Edible Oil Sector in India | 11 Nov 2022

For Prelims: Genetically Modified (GM) mustard, Dhara Mustard Hybrid (DMH-11).

For Mains: GM Crops and their significance, Edible Oil Sector of India and its Significance.

Why in News?

Recently, Centre pointed out that India is already importing and consuming oil derived from Genetically Modified (GM) crops in a plea challenging the clearance for environmental release of GM mustard.

  • Also, around 9.5 million tonnes (mt) of GM cotton seed is produced annually and 1.2 mt of GM cotton oil is consumed by human beings, and about 6.5 mt of cotton seed is consumed as animal feed.

What is the State of Edible Oil Sector in India?

  • Place in Country’s Economy:
    • India is one of the largest producers of oilseeds in the world.
    • Oil sector occupies an important position in the agricultural economy.
    • It accounts for the estimated production of 36.56 mt of nine cultivated oilseeds during the year 2020-21 as per the data released by the Ministry of Agriculture.
    • India is the world's second-largest consumer and number one importer of vegetable oil.
      • The present rate of edible oil consumption in India surpasses the domestic production rate. Hence, the country has to rely on imports to meet the gap between demand and supply.
      • At present, India meets nearly 55% to 60% of its edible oil demand through imports. Therefore, India needs to be independent in oil production to meet the domestic consumption demand.
      • Palm oil (Crude + Refined) constitutes roughly around 62% of the total edible oils imported and are imported mainly from Indonesia and Malaysia, while Soyabean oil (22%) is imported from Argentina and Brazil and Sunflower oil (15%) is imported mainly from Ukraine and Russia.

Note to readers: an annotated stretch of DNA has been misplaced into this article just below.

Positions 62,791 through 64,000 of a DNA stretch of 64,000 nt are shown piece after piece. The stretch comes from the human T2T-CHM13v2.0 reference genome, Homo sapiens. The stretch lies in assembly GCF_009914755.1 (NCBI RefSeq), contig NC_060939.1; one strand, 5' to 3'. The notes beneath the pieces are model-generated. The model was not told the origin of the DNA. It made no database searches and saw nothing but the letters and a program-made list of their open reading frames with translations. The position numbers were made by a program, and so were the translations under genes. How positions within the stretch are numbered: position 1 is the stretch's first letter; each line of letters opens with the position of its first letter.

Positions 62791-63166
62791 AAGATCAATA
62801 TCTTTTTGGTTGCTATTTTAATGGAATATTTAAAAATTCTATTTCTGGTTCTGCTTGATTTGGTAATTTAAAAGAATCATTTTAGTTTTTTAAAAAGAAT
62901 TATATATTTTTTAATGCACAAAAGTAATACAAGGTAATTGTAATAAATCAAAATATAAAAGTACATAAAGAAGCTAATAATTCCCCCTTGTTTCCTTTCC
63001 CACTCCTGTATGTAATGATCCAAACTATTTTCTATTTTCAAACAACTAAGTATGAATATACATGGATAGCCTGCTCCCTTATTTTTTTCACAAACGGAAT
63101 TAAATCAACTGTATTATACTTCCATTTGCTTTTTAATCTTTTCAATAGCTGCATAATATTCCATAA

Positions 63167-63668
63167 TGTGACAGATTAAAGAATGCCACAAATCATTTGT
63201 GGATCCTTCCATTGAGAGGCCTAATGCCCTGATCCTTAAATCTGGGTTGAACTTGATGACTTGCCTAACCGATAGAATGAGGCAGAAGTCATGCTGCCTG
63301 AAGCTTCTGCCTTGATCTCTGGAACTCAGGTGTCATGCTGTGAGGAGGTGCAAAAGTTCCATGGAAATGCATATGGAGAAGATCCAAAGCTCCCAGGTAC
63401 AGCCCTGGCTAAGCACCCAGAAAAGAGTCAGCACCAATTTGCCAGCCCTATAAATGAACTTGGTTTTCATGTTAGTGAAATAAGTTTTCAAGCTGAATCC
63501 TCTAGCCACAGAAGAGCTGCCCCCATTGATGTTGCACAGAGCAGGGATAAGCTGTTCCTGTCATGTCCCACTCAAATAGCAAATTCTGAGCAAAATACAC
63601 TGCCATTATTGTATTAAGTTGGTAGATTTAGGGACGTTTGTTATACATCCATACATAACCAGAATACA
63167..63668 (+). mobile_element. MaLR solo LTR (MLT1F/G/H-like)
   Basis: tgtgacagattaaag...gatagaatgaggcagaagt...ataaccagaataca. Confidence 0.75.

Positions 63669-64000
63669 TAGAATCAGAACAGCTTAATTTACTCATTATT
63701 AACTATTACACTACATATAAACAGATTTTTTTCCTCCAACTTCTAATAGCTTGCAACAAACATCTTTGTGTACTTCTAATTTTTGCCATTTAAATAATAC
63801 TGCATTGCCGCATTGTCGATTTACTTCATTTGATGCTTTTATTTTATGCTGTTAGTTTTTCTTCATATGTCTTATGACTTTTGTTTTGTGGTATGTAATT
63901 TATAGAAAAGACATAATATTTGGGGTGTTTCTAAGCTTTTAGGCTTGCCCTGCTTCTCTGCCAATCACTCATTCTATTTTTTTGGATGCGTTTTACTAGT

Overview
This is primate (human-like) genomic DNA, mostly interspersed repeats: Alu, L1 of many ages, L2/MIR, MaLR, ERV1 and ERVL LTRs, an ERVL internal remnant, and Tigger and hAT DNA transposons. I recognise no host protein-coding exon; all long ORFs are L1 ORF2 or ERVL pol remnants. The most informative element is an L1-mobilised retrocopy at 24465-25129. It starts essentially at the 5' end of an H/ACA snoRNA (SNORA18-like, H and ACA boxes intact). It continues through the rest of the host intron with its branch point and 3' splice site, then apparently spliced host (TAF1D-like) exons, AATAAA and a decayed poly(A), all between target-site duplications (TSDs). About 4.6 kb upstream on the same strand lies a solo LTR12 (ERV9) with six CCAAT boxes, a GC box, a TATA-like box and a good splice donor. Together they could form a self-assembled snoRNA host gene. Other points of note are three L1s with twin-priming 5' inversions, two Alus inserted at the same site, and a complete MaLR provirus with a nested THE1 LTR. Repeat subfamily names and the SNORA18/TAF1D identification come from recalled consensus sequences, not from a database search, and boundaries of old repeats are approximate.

• Types of Oils Commonly Used in India:
    • In India, groundnut, mustard, rapeseed, sesame, safflower, linseed, niger seed and castor are the major traditionally cultivated oilseeds.
    • Soyabean and sunflower have also assumed importance in recent years.
    • Coconut is most important amongst the plantation crops.
    • Among the non-conventional oils, rice bran oil and cottonseed oil are the most important.
  • Export Import Policy on Edible Oils:
    • Import of edible oils is under Open General License (OGL).
    • In order to harmonize the interests of farmers, processors and consumers, Government reviews the duty structure of edible oils from time to time.

What are the Related Government Initiatives?

  • The government of India launched National Mission on Edible Oils-Oil Palm as a centrally-sponsored scheme, being implemented jointly by the central and state governments with a special focus in the northeast region and the Andaman and Nicobar Islands.
    • It is proposed to have an additional 6.5 lakh hectares for palm oil by 2025-26.
  • In order to improve and systemize the data management system in the vegetable oil sector, the Directorate of Sugar & Vegetable Oils under Department of Food and Public Distribution has developed a web-based platform (evegoils.nic.in) for online submission of inputs by vegetable oil producers on monthly basis.
    • The portal also provides window for online registration and submission of monthly production returns.

UPSC Civil Services Examination, Previous Year Questions (PYQ)